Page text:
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Opinions Mon, 24 Aug 2009

Stop Stigmatizing Childlessness Among Ghanaians!

It is an undeniable fact that human beings are the kings and queens of all of God's handiwork, which is why the argument that human reproduction, should it cease worldwide today, will result in human extinction in approximately one hundred years, is a factual one. While people reproduce for a mosaic of reasons, perhaps the reason that trumps all others is the perpetuation of the human race. Now, some couples plan from the outset to have a specific number of children (an achievable goal due to the avalanche of contraceptive methods and devices available today); but others leave it to providence, preferring to have as many children as their bodies are able to handle, and also because of their ideological and/or religious inclinations. Neither goal is bad, since a lower birth rate in one part of the world may be counterbalanced by a higher-than-average birth rate someplace else. Then, there are some couples, primarily Westerners, who prefer to not have any kids at all. So, should a couple be stigmatized just because they are unable to reproduce? Why are some wives treated as scum simply because they are unable to reproduce?

Having children serves a lot of purposes: happiness for the couple; proof that the man is both virile and fertile; children to inherit their parents' possessions in later years, especially when these parents are wealthy; a means to prolong the family name; extra hands to cultivate farmlands, among other reasons.


When a woman understands that her husband wants to be a father at all costs, she is overjoyed to give him children. Some argue that such men tend to love their wives more, and that the presence of children actually bolsters these relationships. As a father, I will admit that I love my children dearly, so, perhaps, fatherhood was right for me. But even as I celebrate God's gifts to my household - children - I will admit too willingly that I belong to the school of thought that espouses careful planning when it comes to the number of children a couple should have.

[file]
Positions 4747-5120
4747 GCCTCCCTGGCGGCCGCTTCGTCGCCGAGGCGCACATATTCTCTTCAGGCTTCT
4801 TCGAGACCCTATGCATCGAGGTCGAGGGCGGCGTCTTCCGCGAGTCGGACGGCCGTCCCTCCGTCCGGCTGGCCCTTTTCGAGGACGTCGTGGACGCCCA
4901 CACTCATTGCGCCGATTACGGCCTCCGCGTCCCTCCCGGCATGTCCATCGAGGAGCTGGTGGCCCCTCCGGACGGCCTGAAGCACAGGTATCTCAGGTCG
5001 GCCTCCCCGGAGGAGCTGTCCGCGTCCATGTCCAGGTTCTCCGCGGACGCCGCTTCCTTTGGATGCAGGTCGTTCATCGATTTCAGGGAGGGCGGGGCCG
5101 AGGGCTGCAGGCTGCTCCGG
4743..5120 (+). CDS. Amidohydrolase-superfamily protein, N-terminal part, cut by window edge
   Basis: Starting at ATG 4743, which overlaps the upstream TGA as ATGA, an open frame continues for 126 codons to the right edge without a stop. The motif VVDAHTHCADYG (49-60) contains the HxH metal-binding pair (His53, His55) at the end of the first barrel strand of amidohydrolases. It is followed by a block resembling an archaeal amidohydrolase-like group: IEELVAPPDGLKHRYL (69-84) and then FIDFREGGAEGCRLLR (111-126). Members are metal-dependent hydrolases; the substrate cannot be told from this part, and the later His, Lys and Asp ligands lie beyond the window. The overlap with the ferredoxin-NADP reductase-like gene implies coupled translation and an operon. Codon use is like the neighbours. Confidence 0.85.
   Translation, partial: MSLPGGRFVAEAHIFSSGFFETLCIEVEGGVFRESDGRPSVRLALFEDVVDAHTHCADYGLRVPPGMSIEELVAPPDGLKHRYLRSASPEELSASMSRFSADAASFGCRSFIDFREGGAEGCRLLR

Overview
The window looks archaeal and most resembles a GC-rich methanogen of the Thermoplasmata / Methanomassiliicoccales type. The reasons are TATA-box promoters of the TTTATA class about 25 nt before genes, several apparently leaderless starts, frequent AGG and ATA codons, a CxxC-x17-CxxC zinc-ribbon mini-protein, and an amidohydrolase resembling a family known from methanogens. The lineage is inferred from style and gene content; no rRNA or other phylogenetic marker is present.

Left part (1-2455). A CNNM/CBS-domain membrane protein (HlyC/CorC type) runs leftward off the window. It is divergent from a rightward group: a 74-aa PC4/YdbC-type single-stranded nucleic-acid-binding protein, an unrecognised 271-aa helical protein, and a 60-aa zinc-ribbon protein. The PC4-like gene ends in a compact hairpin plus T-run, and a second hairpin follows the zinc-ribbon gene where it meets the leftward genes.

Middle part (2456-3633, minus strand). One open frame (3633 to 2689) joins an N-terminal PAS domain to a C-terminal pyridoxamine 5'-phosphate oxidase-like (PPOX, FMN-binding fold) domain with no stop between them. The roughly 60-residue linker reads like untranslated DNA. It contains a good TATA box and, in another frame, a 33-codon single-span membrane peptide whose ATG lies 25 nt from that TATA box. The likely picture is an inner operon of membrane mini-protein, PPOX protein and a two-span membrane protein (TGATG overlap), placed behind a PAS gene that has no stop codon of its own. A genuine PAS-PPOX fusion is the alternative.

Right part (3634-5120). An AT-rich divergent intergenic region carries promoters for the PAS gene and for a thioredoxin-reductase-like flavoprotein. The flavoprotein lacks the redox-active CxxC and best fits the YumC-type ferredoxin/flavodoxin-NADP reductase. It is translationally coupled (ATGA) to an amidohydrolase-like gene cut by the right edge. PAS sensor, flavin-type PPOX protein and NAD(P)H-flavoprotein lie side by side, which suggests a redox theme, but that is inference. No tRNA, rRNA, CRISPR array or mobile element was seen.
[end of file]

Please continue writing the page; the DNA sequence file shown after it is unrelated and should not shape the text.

The virility and fertility arguments are, perhaps, important ones, especially for those who live in Ghana's small towns and villages. I still remember very vividly the stories that I was told as a child about couples who, allegedly, had to secretly give their wives to other men in order to reproduce, the latter sworn to death-invoking secrecy to never divulge these mutually beneficial arrangements, so as to avoid exposing the sexually weak men to ridicule, since virility was the quintessence of the Ghanaian male's authority in the home. Even some traditional leaders were said to have benefitted from these secret arrangements. Of course, had those secrets been kept by those sworn to them, in spite of the calamity- and death-summoning oaths forced upon all parties involved, the rest of us would never have heard about them! An important lesson for all: There are really no safe secrets under the sun!